Joy Corning was independent. As a state senator and lieutenant governor, she didn’t cater to social conservatives who were gaining strength in the Republican Party of Iowa during the 1980s and 1990s. She paid a price for her principles when she ran for governor in 1998 and got no support from Terry Branstad, along whose side she had served for eight years. She would have been a great governor.
Joy was empathetic. Long before she ran for office, she was a young stay-at-home mom when her husband came home from work with awful news: a woman in their community had died of complications from a back-alley abortion, leaving a husband to raise three children alone. Joy couldn’t stop thinking about that mother. The tragedy fueled her dedication to protecting reproductive rights. “Whatever the circumstances of the unintended pregnancy, we cannot experience the hardship and struggle faced by some women who make this decision. We are simply not in their shoes,” Joy wrote in a guest column for the Des Moines Register this year.
Joy was fair-minded. She was among the first prominent members of her party to support marriage equality in Iowa. During the 2010 campaign, she and former Democratic Lieutenant Governor Sally Pederson co-chaired the Justice Not Politics coalition, supporting the retention of Iowa Supreme Court justices who were under attack after striking down our state’s Defense of Marriage Act.
Joy was fact-oriented. While watching the Republican presidential debates, she was repelled by Donald Trump’s “know-it-all demeanor when he really doesn’t know what he’s talking about.” She came out publicly as #NeverTrump last September and shortly before the election co-authored an editorial endorsing Hillary Clinton, in part because of Trump’s “demagoguery,” “racism, nationalism, misogyny and discrimination against people with disabilities.”
Joy was committed. Some politicians leave the state after their ambitions don’t pan out, but Joy stayed in Iowa and volunteered countless hours for many causes over the last eighteen years. In her obituary, she wrote that she was “most passionate about issues related to children and families, women’s health & rights, equality and justice, education and the arts.” For friends who are inspired to make contributions in her memory, she suggested the Planned Parenthood of the Heartland Foundation, Plymouth Church Foundation, UNI Foundation, or the Des Moines Symphony Foundation. Joy was also a founding board member of 50/50 in 2020, a non-profit seeking to elect more women in Iowa, as well as a founding member of an advisory board for the University of Iowa’s center for gifted education, named in part after my mother. (Joy and my mother became friends when both served on school boards during the 1970s–Joy in Cedar Falls, my mother in West Des Moines. I didn’t get to know Joy until many years later, when I served on a fundraising committee she chaired for what was then called Planned Parenthood of Greater Iowa.)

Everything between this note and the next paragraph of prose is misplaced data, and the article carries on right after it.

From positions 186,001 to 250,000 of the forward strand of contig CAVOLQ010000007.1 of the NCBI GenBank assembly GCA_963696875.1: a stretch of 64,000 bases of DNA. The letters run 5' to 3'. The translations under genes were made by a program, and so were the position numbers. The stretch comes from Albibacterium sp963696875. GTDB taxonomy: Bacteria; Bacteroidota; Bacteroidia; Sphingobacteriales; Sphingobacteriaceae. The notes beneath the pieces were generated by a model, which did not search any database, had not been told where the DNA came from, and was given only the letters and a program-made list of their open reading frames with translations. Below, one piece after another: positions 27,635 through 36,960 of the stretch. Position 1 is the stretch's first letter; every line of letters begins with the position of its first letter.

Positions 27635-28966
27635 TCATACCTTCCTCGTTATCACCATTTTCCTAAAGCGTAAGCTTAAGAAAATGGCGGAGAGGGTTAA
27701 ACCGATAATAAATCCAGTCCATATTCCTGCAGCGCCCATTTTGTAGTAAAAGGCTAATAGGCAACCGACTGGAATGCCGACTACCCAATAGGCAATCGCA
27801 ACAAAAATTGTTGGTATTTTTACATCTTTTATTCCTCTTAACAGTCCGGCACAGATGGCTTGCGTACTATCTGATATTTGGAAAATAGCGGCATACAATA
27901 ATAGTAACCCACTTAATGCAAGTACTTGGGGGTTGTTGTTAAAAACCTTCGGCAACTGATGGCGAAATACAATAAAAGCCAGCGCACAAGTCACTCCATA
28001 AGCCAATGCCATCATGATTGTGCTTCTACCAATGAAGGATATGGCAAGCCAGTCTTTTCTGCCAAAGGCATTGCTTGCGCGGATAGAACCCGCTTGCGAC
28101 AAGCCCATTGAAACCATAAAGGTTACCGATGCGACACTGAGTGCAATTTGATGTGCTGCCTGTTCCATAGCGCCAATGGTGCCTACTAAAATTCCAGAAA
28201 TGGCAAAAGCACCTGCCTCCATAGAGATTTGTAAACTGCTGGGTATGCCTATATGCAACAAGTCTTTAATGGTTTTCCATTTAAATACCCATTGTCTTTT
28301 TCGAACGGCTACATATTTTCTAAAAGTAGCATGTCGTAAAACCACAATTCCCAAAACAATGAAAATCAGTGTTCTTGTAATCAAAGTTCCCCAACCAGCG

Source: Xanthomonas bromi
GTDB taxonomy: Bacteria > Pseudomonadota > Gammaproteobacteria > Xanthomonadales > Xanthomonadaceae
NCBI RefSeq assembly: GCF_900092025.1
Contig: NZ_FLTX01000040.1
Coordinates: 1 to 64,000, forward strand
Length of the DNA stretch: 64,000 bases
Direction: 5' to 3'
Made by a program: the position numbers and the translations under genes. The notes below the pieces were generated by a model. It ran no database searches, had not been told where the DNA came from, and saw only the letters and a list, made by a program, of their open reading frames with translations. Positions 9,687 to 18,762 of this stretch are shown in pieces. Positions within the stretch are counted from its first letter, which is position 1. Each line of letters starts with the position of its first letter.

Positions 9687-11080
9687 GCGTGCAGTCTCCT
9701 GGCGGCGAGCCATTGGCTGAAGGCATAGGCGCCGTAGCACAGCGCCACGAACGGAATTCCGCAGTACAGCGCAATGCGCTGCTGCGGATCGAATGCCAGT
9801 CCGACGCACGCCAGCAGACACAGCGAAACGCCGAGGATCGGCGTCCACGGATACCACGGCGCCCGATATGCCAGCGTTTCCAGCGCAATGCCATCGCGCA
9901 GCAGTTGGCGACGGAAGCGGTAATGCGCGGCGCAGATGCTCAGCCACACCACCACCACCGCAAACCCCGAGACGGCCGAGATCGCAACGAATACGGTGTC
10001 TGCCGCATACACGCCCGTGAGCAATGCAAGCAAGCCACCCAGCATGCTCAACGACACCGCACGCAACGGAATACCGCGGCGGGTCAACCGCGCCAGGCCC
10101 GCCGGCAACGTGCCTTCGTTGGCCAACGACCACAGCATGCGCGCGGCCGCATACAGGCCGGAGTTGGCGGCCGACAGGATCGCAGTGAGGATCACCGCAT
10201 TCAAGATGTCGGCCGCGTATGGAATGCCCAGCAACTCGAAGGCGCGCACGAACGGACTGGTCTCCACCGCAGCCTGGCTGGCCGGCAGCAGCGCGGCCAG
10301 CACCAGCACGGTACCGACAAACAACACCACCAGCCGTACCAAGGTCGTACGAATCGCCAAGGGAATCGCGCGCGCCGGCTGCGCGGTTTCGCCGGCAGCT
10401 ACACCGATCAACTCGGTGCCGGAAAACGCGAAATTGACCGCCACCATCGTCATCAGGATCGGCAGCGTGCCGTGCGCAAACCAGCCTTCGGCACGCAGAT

Joy was kind. Former Planned Parenthood leader Jill June recalled her motto: “If you can’t say something nice, be vague.” That approach to life wouldn’t produce good blog content, but it did make Joy a wonderful human being.
After the jump I’ve posted many other reflections on Joy Corning’s legacy. Please share your own memories in this thread.